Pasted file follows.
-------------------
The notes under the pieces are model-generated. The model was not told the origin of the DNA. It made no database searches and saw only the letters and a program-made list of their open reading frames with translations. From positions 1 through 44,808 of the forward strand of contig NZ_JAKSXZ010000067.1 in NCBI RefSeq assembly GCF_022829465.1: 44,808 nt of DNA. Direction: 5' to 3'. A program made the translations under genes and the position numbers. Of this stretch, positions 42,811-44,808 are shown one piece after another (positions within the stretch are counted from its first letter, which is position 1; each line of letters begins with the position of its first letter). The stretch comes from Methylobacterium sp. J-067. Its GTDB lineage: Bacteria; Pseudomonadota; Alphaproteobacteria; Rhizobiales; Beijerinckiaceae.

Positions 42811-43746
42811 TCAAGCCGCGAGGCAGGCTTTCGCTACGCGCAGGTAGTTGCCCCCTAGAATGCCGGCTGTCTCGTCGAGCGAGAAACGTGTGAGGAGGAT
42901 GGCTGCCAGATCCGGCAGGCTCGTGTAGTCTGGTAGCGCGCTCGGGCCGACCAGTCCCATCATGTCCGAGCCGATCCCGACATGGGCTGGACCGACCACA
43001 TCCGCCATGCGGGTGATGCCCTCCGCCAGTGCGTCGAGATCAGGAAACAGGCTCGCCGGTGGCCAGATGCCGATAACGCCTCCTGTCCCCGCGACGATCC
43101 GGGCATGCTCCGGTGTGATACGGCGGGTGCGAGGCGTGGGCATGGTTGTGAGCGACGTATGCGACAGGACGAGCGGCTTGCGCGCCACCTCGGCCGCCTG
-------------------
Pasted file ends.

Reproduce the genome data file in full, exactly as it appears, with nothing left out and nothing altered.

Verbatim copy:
The notes under the pieces are model-generated. The model was not told the origin of the DNA. It made no database searches and saw only the letters and a program-made list of their open reading frames with translations. From positions 1 through 44,808 of the forward strand of contig NZ_JAKSXZ010000067.1 in NCBI RefSeq assembly GCF_022829465.1: 44,808 nt of DNA. Direction: 5' to 3'. A program made the translations under genes and the position numbers. Of this stretch, positions 42,811-44,808 are shown one piece after another (positions within the stretch are counted from its first letter, which is position 1; each line of letters begins with the position of its first letter). The stretch comes from Methylobacterium sp. J-067. Its GTDB lineage: Bacteria; Pseudomonadota; Alphaproteobacteria; Rhizobiales; Beijerinckiaceae.

Positions 42811-43746
42811 TCAAGCCGCGAGGCAGGCTTTCGCTACGCGCAGGTAGTTGCCCCCTAGAATGCCGGCTGTCTCGTCGAGCGAGAAACGTGTGAGGAGGAT
42901 GGCTGCCAGATCCGGCAGGCTCGTGTAGTCTGGTAGCGCGCTCGGGCCGACCAGTCCCATCATGTCCGAGCCGATCCCGACATGGGCTGGACCGACCACA
43001 TCCGCCATGCGGGTGATGCCCTCCGCCAGTGCGTCGAGATCAGGAAACAGGCTCGCCGGTGGCCAGATGCCGATAACGCCTCCTGTCCCCGCGACGATCC
43101 GGGCATGCTCCGGTGTGATACGGCGGGTGCGAGGCGTGGGCATGGTTGTGAGCGACGTATGCGACAGGACGAGCGGCTTGCGCGCCACCTCGGCCGCCTG